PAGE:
Imagine the horror when the standards gurus realise that there are thousands of home made 12/24 volt systems being towed around Australia at freeway speeds in rusty old camper traliers and corroded caravans by untrained (to tow) drivers with no concept of tralier ball/hitch weights or wheel bearing maintenance.....plus a couple of jerrycans of fuel held on with frayed occy straps and a gas bottle with a slightly stiff and cracked hose.
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Re: Potential new standards for Lithium batteries

Postby davef » Wed Feb 22, 2017 4:30 pm

offgridQLD,

I still don't see why having battery storage inside your home is a good idea.


When you see the graphs on LiFePO4 internal resistance variation with temperature, the often quoted minimum charge temperature of 5C, and are trying to monitor for battery degradation then it seems to make sense.

Over the period of a few weeks of gradually decreasing temperature and monitoring IR of my brand-new $4K investment I was seeing the IR go up by a factor of 3-4 times. Ensuring the batteries were at 20C was returning IR measurements that roughly agreed with the manufacturer.

Maintaining the batteries at 20C, which only costs me in the order 100WH/day, removes a significant variable from the equation.

Also, the SOC measurement system was being upset by this large variation in IR.

Having them inside removes the small requirement for a battery heater. And maybe the house is more secure.

Mine are still outside.

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Re: Potential new standards for Lithium batteries

Postby offgridQLD » Wed Feb 22, 2017 5:07 pm

5- 10k enclosure sounds a bit over the top for cost.

Our lithium bank is just over 20kwh and fits into a space the size of two microwave ovens side by side. That's a fully offgrid home. 1/2 that size (one microwave oven) for a load shifting grid connected house bank. Not really a massive space you could fit in a box the size of a tool chest on a utility. Taking no more room than a split system Airconditioner unit outside the home. Every one seems to manage space for them and the required clearance around them.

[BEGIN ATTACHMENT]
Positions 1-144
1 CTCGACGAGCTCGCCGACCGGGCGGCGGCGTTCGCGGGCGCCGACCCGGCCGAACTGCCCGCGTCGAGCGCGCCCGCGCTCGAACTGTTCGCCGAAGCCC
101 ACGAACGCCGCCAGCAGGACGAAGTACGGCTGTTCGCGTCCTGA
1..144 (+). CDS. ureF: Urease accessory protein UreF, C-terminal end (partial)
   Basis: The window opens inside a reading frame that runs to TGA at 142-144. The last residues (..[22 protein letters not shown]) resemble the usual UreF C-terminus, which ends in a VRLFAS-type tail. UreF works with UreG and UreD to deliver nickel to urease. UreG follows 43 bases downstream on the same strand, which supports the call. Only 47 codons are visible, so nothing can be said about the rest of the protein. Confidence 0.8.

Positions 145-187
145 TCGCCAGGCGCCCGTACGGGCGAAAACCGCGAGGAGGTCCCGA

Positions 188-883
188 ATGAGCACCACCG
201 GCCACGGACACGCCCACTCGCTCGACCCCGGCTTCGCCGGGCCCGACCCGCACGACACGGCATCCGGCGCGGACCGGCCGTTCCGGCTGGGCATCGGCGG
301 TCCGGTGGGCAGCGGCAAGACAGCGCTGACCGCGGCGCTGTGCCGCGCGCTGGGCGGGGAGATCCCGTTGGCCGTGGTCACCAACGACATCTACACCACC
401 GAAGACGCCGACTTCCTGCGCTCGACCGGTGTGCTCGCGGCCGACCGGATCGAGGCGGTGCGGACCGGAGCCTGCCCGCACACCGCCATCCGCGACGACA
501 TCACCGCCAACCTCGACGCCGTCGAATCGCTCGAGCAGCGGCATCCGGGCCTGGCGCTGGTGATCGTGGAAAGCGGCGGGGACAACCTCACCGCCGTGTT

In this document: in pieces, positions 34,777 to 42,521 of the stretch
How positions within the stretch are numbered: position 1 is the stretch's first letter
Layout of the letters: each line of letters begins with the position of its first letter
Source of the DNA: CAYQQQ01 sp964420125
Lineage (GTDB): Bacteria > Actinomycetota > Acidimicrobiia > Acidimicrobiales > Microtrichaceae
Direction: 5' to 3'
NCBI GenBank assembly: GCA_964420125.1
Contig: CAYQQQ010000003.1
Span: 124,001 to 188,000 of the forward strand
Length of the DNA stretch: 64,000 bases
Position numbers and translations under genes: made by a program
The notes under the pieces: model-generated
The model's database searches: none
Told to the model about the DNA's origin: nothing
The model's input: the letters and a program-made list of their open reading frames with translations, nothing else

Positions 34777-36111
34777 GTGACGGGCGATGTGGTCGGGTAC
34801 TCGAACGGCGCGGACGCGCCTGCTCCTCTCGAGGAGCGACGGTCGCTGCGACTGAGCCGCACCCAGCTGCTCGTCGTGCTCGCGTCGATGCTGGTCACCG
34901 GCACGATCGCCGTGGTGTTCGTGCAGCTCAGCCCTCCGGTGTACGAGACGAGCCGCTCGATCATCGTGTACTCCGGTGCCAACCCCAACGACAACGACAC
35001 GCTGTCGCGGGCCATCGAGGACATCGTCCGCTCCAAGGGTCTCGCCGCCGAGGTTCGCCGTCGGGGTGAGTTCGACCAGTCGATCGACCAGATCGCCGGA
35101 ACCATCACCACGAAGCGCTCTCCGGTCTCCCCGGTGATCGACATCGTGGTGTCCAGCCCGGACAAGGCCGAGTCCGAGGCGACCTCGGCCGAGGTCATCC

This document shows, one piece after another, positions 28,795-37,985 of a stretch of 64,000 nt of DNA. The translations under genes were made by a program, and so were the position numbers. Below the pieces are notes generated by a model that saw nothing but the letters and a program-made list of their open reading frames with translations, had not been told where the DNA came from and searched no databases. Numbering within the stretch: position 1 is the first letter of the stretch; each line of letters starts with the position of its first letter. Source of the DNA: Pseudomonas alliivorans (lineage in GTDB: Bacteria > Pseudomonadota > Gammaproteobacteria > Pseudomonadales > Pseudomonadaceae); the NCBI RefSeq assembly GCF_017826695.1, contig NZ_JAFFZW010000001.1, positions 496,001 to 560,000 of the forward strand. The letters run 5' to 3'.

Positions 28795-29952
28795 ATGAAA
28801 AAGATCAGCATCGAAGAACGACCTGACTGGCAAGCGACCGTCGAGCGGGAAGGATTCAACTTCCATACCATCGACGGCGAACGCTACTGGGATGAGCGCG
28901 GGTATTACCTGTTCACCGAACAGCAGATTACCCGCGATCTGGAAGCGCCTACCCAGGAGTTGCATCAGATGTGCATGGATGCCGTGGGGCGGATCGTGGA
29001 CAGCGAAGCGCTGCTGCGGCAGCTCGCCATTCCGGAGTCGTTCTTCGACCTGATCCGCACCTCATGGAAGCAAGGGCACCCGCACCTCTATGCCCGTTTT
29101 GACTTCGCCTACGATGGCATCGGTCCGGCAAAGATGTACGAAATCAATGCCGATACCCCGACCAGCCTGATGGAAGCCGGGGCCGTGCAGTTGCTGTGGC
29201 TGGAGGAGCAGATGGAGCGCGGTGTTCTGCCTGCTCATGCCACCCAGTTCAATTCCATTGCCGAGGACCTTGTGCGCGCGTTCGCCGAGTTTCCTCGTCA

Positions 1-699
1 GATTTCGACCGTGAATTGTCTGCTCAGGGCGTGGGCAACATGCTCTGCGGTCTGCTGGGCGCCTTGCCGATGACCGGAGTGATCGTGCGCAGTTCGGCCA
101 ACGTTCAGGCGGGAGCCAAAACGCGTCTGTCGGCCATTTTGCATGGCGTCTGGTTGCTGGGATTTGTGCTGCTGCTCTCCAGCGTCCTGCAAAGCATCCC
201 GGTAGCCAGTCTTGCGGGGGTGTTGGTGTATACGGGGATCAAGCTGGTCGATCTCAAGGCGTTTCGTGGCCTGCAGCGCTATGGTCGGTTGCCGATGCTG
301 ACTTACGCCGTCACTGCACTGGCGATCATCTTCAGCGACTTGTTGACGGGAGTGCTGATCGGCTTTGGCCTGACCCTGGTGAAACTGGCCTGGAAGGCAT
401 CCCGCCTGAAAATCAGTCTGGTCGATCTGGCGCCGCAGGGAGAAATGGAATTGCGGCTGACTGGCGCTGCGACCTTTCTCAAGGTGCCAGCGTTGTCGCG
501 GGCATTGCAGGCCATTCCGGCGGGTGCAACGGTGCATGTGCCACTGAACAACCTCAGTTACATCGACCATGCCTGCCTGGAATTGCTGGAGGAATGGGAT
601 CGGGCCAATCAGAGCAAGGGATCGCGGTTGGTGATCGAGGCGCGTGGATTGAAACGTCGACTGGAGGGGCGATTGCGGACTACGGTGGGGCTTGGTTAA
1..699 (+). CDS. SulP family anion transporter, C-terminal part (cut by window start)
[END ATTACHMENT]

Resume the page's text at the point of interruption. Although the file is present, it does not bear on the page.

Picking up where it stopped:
As I said before build packages that are IP rated insulated with active cooling even heating if need be and mount the thing outside. (most of your electric cars have active cooling and heating on the battery. Or build the fire rated enclosure that vents outside and install that in your garage.
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Re: Potential new standards for Lithium batteries

Postby Gordon-Loomberah » Fri Feb 24, 2017 2:11 pm

Kurt, isnt your battery shed connected to the main building? If so it cant be used if the new Qld regs come into force! Just to be safe, you'd better leave the iMiev well out in the open too, and you can use it to store your laptop, and e-bike batteries, any torches, watches, cameras and phones! ;)

However, there's going to be a big push-back against this move by Standards Australia, and not just from within Australia. It really does look like a move to discourage home energy storage in batteries.

http://reneweconomy.com.au/global-batte ... ans-52711/
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Re: Potential new standards for Lithium batteries

Postby offgridQLD » Fri Feb 24, 2017 3:03 pm

My power room is a separate concrete block room several meters away from the home the only connection. Between the house and the separate room is a solid cynder block wall bridging the two the wall doesn't even conect with the house just used to hide some power cables and perhaps offer some shelter to the cloths line.

From a fire safety perspective that wall isn't a issue if it became a issue through so e technicality of new rules the. 5 min with the concrete cutter and sledge hammer would solve it .

Imiev can be parked and charged the shed (with some additional insulation)

As for the laptops and torches well that is silly and would be near on imposable to bring a rule like that to play.

Yes I can see that some common sense and risk assessment needs to be done for the rules to be sensible but without some rules I can see people with banks under there beds without and battery management creating issues.
Offgrid 2008, Selectronic PS1 6kw/48v inverter, x 2 Midnite solar classic 150 MPPT, 3960w NE PV 24 x 165w BP panels, 4200w NW PV 21 x 200w DAQO PV, 16x400ah lithium.
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Re: Potential new standards for Lithium batteries

Postby Gordon-Loomberah » Wed Mar 22, 2017 11:32 am

Maybe the Qld rules wont be quite so bad now...

http://www.energymatters.com.au/renewab ... on-em5963/
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proposed legislation for battery with FIT Qld

Postby Monkeytom » Mon Jun 19, 2017 10:30 pm

[Moderator - merged into a thread already covering this]

What do you guys and Gals make of this?

http://www.parliament.qld.gov.au/docume ... 17T996.pdf